Hoping that the assembled barflies can stomach another OT (but, I believe, extremely timely and important) matter . . .

US moves to cut off Venezuela oil, Cuba trade

US vows to prevent Venezuelan oil shipments to Cuba, an act of war.

I read about the first 20 comments to the article – 100 percent negative

Posted by: AntiSpin | Apr 6 2019 20:59 utc | 11

If Hafter is a CIA asset and has the support Of UAE and Saudi Arabia then he is NO GOOD. PERIOD!

Posted by: Circe | Apr 6 2019 21:09 utc | 12


I wonder what Lozion will say?🙃 AWWH F..K HIM!

So Trump is anti-war and foreign intervention, huh?

This is the REAL Donald Trump! You know what this move represents don't you? It's the Trump finger to Russian troops in Venezuela.

Posted by: Circe | Apr 6 2019 21:19 utc | 13

Sigh, and to think I was trying to prevent thread derailing. My bad.
Apologies to the commentariat, except of course to our resident polluter in chief..

Posted by: Lozion | Apr 6 2019 21:39 utc | 14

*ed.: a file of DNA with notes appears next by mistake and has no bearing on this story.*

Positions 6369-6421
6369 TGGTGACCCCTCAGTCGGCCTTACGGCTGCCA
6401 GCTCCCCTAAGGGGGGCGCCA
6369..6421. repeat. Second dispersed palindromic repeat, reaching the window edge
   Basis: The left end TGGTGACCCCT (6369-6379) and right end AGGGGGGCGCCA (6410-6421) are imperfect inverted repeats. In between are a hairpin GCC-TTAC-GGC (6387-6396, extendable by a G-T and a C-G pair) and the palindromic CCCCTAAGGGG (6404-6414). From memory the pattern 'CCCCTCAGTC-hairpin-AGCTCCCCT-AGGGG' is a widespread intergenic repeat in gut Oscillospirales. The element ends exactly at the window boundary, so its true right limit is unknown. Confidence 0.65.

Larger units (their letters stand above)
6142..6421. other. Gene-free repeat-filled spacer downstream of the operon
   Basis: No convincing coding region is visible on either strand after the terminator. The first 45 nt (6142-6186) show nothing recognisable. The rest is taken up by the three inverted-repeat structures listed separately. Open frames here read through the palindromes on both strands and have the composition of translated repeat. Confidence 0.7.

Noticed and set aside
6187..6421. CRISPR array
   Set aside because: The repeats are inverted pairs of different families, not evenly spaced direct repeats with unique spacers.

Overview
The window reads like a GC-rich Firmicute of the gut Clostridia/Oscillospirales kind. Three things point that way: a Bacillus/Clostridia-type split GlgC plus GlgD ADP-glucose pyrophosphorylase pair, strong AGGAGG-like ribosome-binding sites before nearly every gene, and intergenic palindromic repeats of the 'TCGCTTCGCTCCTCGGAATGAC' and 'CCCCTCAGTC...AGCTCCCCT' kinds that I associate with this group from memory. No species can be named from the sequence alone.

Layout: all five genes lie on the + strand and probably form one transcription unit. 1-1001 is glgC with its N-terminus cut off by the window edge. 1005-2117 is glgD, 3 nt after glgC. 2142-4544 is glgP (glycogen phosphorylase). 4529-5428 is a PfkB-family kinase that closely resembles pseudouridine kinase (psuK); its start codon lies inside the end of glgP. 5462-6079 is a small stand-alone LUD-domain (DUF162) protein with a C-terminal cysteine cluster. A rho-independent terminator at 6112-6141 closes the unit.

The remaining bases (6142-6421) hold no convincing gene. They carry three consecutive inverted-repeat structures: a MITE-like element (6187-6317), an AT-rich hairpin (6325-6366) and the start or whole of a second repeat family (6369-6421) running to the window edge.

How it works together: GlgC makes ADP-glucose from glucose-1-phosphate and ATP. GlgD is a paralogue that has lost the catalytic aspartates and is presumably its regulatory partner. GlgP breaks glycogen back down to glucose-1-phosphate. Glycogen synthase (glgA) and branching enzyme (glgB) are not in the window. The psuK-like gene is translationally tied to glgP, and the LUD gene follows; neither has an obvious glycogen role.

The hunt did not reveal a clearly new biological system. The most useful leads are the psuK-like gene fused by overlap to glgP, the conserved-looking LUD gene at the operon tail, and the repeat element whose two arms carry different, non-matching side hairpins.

Thank you b,
there is a related link at:

Posted by: frances | Apr 6 2019 21:49 utc | 15

Trump's speech to Floridian Cubans and rich capitalist Venezuelan ex-pats was A NEOCON MANIFESTO ON REGIME CHANGE.

So-oh, how is this speech different from Bush speak on Iraq and Hillary/Obama speak on Libya and Syria? And Trump doesn't even have the WMD excuse for regime change! His excuse is scarrrry socialism; i.e. red scare! Trump is the Neocon McCarthy. Take that to the bank, Trump sheeple.

Posted by: Circe | Apr 6 2019 21:49 utc | 16

And Libya was once the richest country in Africa, with the highest standard of living. And it is reduced to barbaric chaos and destruction. Does Obama and Clinton have one minuscule iota of conscience? Does Sarkozy? What evil the so called civilised West unleashes on the World. All for power and control. Psychopaths.

Posted by: Gezzah | Apr 6 2019 22:02 utc | 17

All this death and destruction goes on Clinton II's death count card and Obama's death count card. What they call 'foreign policy' is simply murder.

Posted by: stevelaudig | Apr 6 2019 22:33 utc | 18